LGBTI activists “sabotage” ACL event

…and Lyle Shelton says all Christians should be concerned about it

Security guards will be on duty at a church meeting on Saturday, due to a perceived threat against it from leaders of the LGBTI community.

Australian Christian Lobby managing director Lyle Shelton will address the meeting and the security measures have been prompted by a negative online campaign organised by Simon Hunt, a lecturer in Art and Design at the University of NSW and a prominent advocate for LGBTI views and issues.

“We are determined to not let this sort of intimidation shut us down,” Shelton told Eternity about the campaign, which involved more than 54,000 fake registrations being submitted for the event at an East Melbourne Baptist church.

The fake RSVPs contained “the foulest, most degrading, most obscene written forms of communication I have seen in my life,” according to Shelton. Sexual acts, bestiality, Shelton being accused of pedophilia and Jesus being insulted and mocked were among the submissions Shelton read.

“I think this is something all Christians should be concerned about.” – Lyle Shelton

The submission of fake RSVPs was encouraged by Hunt, whose Facebook alter ego is Pauline Pantsdown, an alias Hunt invented when he ran an anti-racist campaign against the politician Pauline Hanson in the late 1990s.

“Be creative with your name, because it shows up as an RSVP on the ACL page,” Hunt posted on Monday.

“There is an obvious double standard – if a Muslim or LGBTI group was being attacked like this and having their events sabotaged, I think you would see a very different response from wide sections of the media, academia and others,” said Shelton. “But because it’s a Christian group, it would seem it’s a double standard and I think this is something all Christians should be concerned about.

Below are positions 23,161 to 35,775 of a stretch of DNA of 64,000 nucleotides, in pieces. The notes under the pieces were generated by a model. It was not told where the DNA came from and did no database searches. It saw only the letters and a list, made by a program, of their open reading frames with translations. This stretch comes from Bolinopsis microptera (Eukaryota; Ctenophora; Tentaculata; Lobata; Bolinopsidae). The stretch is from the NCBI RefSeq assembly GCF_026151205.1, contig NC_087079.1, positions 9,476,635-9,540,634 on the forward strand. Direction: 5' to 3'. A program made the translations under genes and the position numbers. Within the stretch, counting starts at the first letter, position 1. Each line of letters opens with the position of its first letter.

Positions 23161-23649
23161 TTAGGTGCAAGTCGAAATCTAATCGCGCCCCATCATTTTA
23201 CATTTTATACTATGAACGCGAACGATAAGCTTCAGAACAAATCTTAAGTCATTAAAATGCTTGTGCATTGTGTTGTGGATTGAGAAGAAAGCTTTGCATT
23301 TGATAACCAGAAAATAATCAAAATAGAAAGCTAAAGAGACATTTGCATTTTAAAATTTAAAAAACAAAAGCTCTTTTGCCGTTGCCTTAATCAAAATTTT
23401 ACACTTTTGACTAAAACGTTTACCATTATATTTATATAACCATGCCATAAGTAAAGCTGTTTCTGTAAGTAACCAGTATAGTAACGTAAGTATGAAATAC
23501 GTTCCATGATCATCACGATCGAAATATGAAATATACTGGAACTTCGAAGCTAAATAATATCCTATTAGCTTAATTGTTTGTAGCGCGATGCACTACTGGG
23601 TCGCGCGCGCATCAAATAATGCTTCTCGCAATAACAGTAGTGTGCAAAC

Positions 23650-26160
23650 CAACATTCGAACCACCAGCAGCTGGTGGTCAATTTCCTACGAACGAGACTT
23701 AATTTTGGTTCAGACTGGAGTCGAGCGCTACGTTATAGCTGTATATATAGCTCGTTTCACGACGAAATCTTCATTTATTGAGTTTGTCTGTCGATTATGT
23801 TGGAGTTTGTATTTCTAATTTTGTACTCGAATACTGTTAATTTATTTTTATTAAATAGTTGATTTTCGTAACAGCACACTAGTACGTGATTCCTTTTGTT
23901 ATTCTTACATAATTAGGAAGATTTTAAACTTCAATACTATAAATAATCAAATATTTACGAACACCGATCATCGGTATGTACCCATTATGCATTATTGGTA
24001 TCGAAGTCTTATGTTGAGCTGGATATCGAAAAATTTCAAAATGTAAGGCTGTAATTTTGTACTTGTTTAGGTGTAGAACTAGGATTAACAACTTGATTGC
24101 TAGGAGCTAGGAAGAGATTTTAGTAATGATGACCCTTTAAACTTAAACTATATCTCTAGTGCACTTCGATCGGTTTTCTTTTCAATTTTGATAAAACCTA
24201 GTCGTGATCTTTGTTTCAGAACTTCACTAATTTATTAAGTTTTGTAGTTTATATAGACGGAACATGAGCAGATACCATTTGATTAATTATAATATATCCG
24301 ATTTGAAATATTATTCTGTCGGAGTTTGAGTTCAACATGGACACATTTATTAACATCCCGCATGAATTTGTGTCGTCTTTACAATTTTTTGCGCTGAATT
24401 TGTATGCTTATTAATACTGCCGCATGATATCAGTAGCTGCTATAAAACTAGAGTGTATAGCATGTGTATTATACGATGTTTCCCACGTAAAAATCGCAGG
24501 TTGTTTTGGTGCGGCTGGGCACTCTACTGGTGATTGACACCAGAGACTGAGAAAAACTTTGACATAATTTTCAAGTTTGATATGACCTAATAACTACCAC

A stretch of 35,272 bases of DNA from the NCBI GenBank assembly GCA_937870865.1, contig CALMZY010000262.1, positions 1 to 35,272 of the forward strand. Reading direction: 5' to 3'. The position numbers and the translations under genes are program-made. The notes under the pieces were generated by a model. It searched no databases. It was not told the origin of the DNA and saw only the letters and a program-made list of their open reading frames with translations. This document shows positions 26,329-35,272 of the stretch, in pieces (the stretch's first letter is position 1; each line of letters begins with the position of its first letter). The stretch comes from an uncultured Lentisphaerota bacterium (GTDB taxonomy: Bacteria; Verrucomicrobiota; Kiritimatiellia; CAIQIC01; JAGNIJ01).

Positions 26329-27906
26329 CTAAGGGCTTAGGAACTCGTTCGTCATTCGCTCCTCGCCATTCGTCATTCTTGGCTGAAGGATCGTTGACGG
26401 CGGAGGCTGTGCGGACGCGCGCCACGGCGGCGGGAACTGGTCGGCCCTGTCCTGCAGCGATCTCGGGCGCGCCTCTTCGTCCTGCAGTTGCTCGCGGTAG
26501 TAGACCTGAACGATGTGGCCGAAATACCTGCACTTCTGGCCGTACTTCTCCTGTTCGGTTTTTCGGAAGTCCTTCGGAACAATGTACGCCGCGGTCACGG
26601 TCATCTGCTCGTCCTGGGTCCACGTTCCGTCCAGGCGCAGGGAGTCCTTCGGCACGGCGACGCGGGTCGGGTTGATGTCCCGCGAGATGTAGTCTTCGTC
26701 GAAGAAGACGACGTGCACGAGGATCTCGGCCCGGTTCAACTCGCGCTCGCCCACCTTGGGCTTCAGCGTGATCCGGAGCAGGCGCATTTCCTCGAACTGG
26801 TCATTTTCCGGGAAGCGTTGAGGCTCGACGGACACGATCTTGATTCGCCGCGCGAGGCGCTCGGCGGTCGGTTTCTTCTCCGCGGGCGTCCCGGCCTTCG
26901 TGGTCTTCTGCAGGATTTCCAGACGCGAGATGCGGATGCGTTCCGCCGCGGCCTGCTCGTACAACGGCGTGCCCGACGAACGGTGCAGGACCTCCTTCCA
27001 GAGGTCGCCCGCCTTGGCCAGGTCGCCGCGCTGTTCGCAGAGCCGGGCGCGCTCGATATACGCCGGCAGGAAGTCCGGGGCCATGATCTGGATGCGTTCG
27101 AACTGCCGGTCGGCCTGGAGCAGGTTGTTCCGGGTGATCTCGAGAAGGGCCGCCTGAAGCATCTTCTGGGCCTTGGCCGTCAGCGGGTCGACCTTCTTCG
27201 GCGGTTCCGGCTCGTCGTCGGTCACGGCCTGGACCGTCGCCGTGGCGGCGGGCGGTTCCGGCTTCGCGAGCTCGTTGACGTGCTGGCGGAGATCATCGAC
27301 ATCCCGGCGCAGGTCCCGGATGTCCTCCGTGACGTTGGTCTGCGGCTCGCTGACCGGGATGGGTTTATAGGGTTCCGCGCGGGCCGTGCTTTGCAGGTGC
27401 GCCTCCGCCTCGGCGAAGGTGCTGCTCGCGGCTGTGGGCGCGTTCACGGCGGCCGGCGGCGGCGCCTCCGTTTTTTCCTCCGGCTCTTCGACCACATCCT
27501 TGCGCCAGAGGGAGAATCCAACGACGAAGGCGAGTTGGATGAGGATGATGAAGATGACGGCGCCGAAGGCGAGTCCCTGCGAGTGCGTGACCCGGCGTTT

“As Christian people, we have to got to start taking the political agenda behind the rainbow flag very seriously because it’s not neutral and it is seeking to create a regime that will limit freedom of speech – and limit the expression of the gospel itself.”

“Instead of trying to silence debate, I think they should be willing to engage in the discussion.” – Lyle Shelton

The ACL has hired security guards for the Saturday meeting because of several incidents which they believe to be threatening. For example, in December last year, a car exploded outside the ACL’s Canberra headquarters. The police subsequently announced that the driver of the van was not “politically, religiously or ideologically motivated,” but Shelton is seeking further information.

A few months earlier, Mr Hunt was instrumental in compelling a Sydney hotel to cancel an event organised by Christian groups, including ACL.

“Simon Hunt has aggressively pursued our meetings in the past and the sort of people he influences are not nice people,” said Shelton. On Pauline Pantsdown’s Facebook page, Hunt posted that “when I suggest people be ‘creative’ with their RSVP names, I am not responsible for how people interpret that.”

The ACL’s response to this week’s online campaign was also informed by what Shelton noted in submissions made by leaders of the LGBTI movement, in the recently released Report of the Senate Inquiry into the Commonwealth Government’s Exposure Draft of the Marriage Amendment (Same-Sex Marriage) Bill. From that Senate Inquiry report, Mr Shelton concluded these leaders “don’t believe in freedom of religion”, which he feels has implications for free speech.

“They don’t want Christian people to be free to have a different view on marriage,” said Shelton. “What we are seeing from Mr Hunt is the logical expression of that view.

“Instead of trying to silence debate, I think they should be willing to engage in the discussion,” said Shelton about issues such as gender fluidity and the definition of marriage.

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